Black Cat, a New Supper Club, Now Open in the Tenderloin

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Some of the swanky seating at Black Cat. Photo: Kelly Puleio.

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A sampling of dishes. Photo: Kelly Puleio.

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The downstairs revue stage. Photo: Kelly Puleio.

I’m always happy to hear about new venues offering live music, and this recently opened Tenderloin supper club, ~BLACK CAT~, has a dinner menu, cocktail lineup, and wine list that will get your attention as well. New York restaurateur Fritz Quattlebaum and local operations partner Khalid Mushasha (formerly Lolinda) have assembled quite a team for this project, including chef Ryan Cantwell (Zuni, Chez Panisse), bar manager Gabriel Lowe (Locanda, Beretta, and The Battery), and wine director Eugenio Jardim (formerly of Jardinière).

The modern supper club menu includes pan con tomate; two kinds of meatballs, latkes, and potpies; and a Black Cat double brisket patty melt with Munster, Swiss, and pickled and caramelized onions on Jewish rye. The Black Cat is also the only restaurant in San Francisco to carry oysters from The Marshall Store on Tomales Bay. There are cocktails, large-format low-ABV punches, and house sodas, and Jardim’s well-selected wine list includes 90 bottes, with many grower-producer Champagnes (view the wines by the glass here).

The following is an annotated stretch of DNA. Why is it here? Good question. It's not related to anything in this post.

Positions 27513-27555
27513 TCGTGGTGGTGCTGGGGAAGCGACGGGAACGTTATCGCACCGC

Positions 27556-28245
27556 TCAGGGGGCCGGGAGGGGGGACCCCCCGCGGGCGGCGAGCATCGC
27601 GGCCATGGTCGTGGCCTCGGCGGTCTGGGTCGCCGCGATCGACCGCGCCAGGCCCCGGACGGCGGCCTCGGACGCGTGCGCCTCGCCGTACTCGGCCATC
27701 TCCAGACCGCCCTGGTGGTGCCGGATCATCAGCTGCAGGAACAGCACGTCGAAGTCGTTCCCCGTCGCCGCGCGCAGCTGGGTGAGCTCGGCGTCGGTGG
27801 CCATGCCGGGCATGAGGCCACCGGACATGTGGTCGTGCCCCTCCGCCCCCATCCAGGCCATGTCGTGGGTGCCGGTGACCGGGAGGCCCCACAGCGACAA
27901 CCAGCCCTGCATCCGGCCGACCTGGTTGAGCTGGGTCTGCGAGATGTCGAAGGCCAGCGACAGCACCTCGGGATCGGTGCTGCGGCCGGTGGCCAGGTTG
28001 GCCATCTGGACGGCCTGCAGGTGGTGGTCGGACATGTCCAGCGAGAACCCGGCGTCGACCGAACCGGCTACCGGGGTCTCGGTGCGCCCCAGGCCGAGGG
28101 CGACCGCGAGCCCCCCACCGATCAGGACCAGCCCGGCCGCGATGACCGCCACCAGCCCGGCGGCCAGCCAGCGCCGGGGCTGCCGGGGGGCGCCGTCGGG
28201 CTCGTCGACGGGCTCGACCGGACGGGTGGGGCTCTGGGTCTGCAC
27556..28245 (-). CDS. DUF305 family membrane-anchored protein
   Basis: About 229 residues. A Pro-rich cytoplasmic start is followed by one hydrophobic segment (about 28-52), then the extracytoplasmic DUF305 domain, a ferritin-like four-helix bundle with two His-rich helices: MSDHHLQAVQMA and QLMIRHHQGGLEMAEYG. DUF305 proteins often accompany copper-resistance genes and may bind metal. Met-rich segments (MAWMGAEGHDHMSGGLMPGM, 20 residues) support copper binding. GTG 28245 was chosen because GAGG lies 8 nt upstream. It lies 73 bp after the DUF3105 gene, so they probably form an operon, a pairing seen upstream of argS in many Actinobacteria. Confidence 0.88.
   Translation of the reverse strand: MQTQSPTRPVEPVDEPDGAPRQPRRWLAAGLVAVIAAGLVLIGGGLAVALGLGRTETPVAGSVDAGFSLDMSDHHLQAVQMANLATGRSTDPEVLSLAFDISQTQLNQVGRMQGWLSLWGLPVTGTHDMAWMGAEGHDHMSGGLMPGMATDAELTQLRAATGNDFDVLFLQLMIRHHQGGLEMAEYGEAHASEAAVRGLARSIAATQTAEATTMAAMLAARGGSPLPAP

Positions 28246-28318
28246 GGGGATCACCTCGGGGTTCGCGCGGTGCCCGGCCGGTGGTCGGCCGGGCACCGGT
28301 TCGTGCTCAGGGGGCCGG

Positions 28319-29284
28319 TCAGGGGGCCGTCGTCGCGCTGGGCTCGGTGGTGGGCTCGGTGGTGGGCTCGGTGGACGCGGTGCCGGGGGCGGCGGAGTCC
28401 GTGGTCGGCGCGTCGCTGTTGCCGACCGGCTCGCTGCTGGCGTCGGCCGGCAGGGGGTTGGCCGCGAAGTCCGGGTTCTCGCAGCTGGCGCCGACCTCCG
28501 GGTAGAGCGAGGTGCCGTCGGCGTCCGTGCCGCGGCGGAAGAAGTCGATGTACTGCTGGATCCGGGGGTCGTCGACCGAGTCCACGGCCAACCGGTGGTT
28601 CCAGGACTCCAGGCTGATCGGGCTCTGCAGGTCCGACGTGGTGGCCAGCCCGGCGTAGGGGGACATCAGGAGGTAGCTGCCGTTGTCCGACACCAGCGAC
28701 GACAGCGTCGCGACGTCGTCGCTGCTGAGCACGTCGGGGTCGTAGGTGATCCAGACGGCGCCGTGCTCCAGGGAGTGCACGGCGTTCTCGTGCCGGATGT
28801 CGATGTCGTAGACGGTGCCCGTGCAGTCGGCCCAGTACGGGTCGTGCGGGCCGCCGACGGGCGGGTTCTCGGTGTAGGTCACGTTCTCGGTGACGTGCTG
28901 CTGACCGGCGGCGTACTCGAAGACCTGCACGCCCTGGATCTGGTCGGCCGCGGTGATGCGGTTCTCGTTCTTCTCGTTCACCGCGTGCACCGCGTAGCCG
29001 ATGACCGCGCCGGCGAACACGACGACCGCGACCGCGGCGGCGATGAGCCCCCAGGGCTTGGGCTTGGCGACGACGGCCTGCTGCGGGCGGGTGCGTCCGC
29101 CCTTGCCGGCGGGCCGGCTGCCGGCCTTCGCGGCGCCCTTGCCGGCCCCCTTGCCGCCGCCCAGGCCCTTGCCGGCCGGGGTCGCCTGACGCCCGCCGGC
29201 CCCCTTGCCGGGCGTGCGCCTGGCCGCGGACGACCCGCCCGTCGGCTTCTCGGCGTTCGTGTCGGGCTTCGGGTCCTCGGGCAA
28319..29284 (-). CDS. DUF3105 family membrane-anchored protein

Craige Walters (Blackbird, Hecho) designed the two-level space, which has high ceilings, exposed brick walls, and a basement where you’ll find the revue stage, plus velvet-backed banquettes, cabaret tables, and eclectic seating and lighting; there are bars on both levels. Local artist Joe Keefe and photographs from nearby Jessica Silverman Gallery also contribute to the artsy décor.

Dinner nightly until 1am, and there’s a limited bar menu until 1:30am. You can come by for a drink and bites, or a full meal; you need to make reservations for the nightly shows downstairs. Brunch will launch later on. And for those of you who want to brush up on some history, you can read about the original Black Cat here, which played an important part in San Francisco’s gay and bohemian roots over the last century. 400 Eddy St. at Leavenworth, 415-358-1999.